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Thread: Microscopes, resolution, wavelength and amplitude

  1. #1 Microscopes, resolution, wavelength and amplitude 
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    This question concerns optical and electron microscopes. We are taught that shorter wavelengths allow improved image resolution. Is it not possible to have a longer wavelength with tiny amplitude that can fit between "the gaps" to provide a better image? A biologist trying to understand physics...


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    So far as I know electron microscopy[in it's original form] does not rely on wavelength, it uses a beam of electrons finely focussed onto the object. Detectors then detect secondary electron emission from the target. This continous stream is then amplified many times to produce an image. Since electrons are very small the resolution is high. Optical microscopes are mostly restricted by distortions in the lensing system.


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    Quote Originally Posted by billco
    So far as I know electron microscopy[in it's original form] does not rely on wavelength, it uses a beam of electrons finely focussed onto the object. Detectors then detect secondary electron emission from the target. This continous stream is then amplified many times to produce an image. Since electrons are very small the resolution is high. Optical microscopes are mostly restricted by distortions in the lensing system.
    sorry, i don't understand. isn't the "beam of electrons" related to wavelength?
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    Shorter wavelengths basically mean higher frequency (if we let the speed remain constant) wavelength=speed/frequency. Higher frequency means better resolution.

    Amplitude is related to the strength of the signal, a high amplitude signal will be brighter and clearer.
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    So far as I know electron microscopy[in it's original form] does not rely on wavelength, it uses a beam of electrons finely focussed onto the object. Detectors then detect secondary electron emission from the target. This continous stream is then amplified many times to produce an image. Since electrons are very small the resolution is high. Optical microscopes are mostly restricted by distortions in the lensing system.
    haha, electrons HAAVE WAVELENGHT
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    erm.. I think miniroll was talking about the optical microscope
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    Quote Originally Posted by montager
    Quote Originally Posted by billco
    So far as I know electron microscopy[in it's original form] does not rely on wavelength, it uses a beam of electrons finely focussed onto the object. Detectors then detect secondary electron emission from the target. This continous stream is then amplified many times to produce an image. Since electrons are very small the resolution is high. Optical microscopes are mostly restricted by distortions in the lensing system.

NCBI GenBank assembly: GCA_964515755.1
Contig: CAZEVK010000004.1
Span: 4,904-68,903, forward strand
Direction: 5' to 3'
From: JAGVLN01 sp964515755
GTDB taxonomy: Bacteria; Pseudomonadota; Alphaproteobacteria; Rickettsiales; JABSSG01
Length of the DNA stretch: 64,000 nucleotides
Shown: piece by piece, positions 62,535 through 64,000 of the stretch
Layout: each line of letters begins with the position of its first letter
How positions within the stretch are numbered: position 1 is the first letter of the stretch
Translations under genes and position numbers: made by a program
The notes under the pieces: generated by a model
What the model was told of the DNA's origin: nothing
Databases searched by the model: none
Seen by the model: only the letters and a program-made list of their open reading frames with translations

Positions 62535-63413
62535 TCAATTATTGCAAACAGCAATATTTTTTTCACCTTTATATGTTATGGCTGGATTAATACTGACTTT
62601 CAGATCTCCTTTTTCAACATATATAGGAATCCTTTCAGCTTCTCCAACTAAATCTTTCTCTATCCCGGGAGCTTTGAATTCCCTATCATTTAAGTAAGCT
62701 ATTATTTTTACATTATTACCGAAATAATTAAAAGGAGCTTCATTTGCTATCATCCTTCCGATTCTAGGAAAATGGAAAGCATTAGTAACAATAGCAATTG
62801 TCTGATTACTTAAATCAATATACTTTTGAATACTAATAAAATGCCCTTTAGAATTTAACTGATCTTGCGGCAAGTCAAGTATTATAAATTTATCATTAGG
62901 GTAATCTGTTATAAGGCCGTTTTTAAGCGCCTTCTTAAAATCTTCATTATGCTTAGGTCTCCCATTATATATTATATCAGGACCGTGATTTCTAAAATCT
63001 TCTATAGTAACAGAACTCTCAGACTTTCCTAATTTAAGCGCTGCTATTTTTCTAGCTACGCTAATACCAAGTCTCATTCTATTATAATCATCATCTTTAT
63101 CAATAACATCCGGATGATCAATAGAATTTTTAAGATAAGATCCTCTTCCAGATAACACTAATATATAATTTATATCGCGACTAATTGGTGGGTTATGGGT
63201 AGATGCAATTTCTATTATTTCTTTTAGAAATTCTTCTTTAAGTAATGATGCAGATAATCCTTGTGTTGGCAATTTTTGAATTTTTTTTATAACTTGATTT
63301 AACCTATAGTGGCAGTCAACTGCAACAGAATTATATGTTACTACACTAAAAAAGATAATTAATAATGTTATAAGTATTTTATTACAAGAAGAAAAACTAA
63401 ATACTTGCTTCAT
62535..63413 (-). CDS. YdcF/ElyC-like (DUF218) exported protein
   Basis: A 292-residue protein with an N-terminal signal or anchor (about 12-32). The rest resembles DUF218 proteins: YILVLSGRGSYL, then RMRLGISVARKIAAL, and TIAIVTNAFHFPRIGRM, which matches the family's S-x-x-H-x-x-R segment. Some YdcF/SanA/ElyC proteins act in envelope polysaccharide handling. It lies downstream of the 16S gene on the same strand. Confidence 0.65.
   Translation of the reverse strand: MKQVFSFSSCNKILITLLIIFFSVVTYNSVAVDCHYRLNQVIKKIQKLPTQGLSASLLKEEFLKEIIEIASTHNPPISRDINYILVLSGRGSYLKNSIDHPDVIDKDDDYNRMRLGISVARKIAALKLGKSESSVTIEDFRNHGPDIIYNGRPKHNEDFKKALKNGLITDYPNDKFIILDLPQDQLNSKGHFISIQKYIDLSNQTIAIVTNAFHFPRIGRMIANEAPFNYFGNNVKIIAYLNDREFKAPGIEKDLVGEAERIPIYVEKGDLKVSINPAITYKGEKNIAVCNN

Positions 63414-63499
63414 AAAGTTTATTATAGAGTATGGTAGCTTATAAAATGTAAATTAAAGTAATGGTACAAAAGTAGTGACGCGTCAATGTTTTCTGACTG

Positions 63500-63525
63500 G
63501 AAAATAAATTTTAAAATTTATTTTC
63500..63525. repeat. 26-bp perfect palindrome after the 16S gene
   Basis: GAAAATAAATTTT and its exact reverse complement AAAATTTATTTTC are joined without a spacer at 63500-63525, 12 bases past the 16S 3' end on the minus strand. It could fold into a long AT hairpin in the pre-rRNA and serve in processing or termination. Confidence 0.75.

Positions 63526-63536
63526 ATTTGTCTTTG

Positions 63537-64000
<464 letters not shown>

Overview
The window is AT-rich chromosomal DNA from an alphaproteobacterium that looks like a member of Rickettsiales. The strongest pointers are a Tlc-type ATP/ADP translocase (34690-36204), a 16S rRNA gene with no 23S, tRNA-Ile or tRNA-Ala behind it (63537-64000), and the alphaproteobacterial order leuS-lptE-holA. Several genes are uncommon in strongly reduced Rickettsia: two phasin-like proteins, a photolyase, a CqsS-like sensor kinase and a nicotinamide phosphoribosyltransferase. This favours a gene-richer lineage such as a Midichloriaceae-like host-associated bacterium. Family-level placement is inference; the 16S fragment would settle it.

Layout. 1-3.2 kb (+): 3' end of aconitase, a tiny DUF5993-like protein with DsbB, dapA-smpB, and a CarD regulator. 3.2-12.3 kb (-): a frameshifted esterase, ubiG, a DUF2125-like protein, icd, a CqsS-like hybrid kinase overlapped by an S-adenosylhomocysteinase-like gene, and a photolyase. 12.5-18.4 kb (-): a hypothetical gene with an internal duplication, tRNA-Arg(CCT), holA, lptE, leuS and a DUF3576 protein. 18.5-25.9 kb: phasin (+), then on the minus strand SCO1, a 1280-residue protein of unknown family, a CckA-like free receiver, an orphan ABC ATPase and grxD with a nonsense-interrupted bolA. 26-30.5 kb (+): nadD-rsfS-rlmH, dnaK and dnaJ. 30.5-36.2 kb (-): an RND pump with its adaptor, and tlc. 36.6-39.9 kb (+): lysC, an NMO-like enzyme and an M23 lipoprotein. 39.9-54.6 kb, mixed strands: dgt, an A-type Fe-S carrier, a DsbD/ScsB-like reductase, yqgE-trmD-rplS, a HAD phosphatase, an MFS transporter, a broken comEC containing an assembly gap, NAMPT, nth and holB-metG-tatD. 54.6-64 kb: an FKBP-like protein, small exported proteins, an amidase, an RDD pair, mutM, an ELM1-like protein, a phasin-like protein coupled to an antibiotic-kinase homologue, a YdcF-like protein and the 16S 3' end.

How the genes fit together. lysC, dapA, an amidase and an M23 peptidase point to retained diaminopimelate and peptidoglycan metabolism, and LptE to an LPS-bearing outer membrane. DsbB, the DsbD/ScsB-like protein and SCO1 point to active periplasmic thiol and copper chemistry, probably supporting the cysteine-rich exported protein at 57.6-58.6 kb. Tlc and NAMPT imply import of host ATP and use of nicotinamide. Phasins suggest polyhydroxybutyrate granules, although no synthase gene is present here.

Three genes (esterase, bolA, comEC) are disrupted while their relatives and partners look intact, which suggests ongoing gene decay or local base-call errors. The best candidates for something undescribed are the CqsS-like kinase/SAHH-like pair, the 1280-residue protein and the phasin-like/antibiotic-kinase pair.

sorry, i don't understand. isn't the "beam of electrons" related to wavelength?
    It is a continuous stream of electrons, the beam itself has no frequency component, if your T.V is of the electron tube type, that too uses a stream of electrons, focussed and generated by the same principles as an electron microscope. The difference with the T.V however is that the beam current varies to vary brightness[I accept that a color tv has three electron guns]. An optical microscope as I said is mostly dependant upon the quality of it's lens system.

    Quote Originally Posted by zelos
    haha, electrons HAAVE WAVELENGHT
    Would you care to educate me as to where this has any relevance to scanning electron microsocopy?

    Quote Originally Posted by vmstudent
    erm.. I think miniroll was talking about the optical microscope
    Really?
    Quote Originally Posted by miniroll
    This question concerns optical and electron microscopes.
    To clarify what Billiard was saying, f = cp/wavelength.
    Where 'f' is the frequency, 'c' is the speed of light, and I'll leave Zelos to tell you what the 'p' is as well as answer my previous question to him.
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    Would you care to educate me as to where this has any relevance to scanning electron microsocopy?
    thats the very fundamental phenomena the electron microscope is based on. Without that phenomena electron microsope wouldnt exist
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    Come on then, explain it to me!

    You can even read about it in your favourite site.
    http://en.wikipedia.org/wiki/Electron_microscope

    If by some chance you are more familiar with this subject than I am, then explain it, simply writing things like "ha ha you're wrong" is plain bloody stupid.
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    you found it youself, read it
    I am zelos. Destroyer of planets, exterminator of life, conquerer of worlds. I have come to rule this uiniverse. And there is nothing u pathetic biengs can do to stop me